"The meeting room is therefore an addition and it can be as large as it needs to be," Melton.
That space, Melton said, would have a flexible setup that would allow it to be used for multiple purposes, from meetings to educational opportunities.
Brutscher said that McNemar has been working to ensure that the new building is as "green" as a building with an existing footprint can be.
The restored building will use a geothermal heating and cooling system and be fully insulated. Storm windows will be attached on the inside to provide additional insulation and to also preserve the exterior character of the building, which still has its original windows.
An existing cistern could also be used as a rainwater retention basin and for a gray water source.
"We want to use this as an example to the community as what you can do with an old building, and that it can have a whole new life, but it will be energy efficient and as historically correct as we can keep it," Brutscher said.
Although the plan is to keep things as green as possible, the township is not looking for LEED status from the beginning, although Melton said they would track the certification possibilities.
"The main purpose is to set up a sustainable example for the township rather than go for certification," he said.
McNemar said she sees the building as a perfect project for the township because of its multifaceted nature.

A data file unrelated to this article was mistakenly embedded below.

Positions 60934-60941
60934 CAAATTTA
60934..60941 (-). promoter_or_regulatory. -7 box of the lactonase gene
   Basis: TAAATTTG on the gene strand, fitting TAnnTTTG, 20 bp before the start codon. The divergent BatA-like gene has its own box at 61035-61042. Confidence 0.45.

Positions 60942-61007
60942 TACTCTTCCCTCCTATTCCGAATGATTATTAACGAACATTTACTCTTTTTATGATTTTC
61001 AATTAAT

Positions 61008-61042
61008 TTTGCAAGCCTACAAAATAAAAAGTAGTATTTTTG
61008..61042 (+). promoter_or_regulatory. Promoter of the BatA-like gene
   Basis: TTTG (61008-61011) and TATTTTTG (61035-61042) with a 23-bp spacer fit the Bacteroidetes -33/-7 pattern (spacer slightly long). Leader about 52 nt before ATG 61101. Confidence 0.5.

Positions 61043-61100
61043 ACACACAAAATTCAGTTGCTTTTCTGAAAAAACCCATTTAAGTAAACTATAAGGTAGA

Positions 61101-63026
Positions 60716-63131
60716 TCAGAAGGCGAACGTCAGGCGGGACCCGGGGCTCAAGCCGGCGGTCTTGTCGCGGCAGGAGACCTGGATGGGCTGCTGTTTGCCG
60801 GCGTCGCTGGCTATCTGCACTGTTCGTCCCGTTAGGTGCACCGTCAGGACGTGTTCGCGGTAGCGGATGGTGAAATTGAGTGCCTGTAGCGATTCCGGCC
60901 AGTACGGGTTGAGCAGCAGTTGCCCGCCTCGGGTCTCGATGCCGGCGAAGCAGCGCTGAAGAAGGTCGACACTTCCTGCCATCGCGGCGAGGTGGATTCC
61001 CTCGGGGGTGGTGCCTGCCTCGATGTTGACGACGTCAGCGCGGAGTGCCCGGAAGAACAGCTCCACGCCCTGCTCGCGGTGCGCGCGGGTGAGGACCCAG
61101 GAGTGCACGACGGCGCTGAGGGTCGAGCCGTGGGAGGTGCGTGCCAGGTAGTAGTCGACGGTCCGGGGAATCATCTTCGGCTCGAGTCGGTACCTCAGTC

"It has everything," she said. "It has cultural significance, it has historical significance ... the project touts a 50 percent reduction in energy usage, it's going to create 35 jobs throughout the construction. And it's not just a building - it's the campus. The trailhead will be designated there."
It is also a huge increase in the availability of public space when compared to the existing space along Denton Hollow Road, McNemar said - up to seven times more space, in fact.
"To me, I don't know what else you could add in terms of benefits to a project that serves an entire community," McNemar said.
The township is looking to start a capital campaign to raise funds for the project, which comes it at just under $1.3 million in pre-bid estimation.
That figure includes:
-$290,000 for exterior site work, from parking and stormwater management to replacing/repairing doors and windows
-$200,000 for a planned addition to be used as extra meeting space
-$440,000 for interior renovations
-$250,000 for additional renovations to the Locust Grove School House.
With little to no public funds currently available, McNemar said, any money put into the project at this point is simply to keep it from physically falling apart.
Brutscher said it's the supervisor's hope to inspire township residents with their goals for the building, to the point that the public is willing to help in any way, from donations of time or money to additional volunteer support.
"We would love to name our meeting room after somebody," she said.
To help or to donate to the Barnard restoration project, please contact the township at 610-793-2151.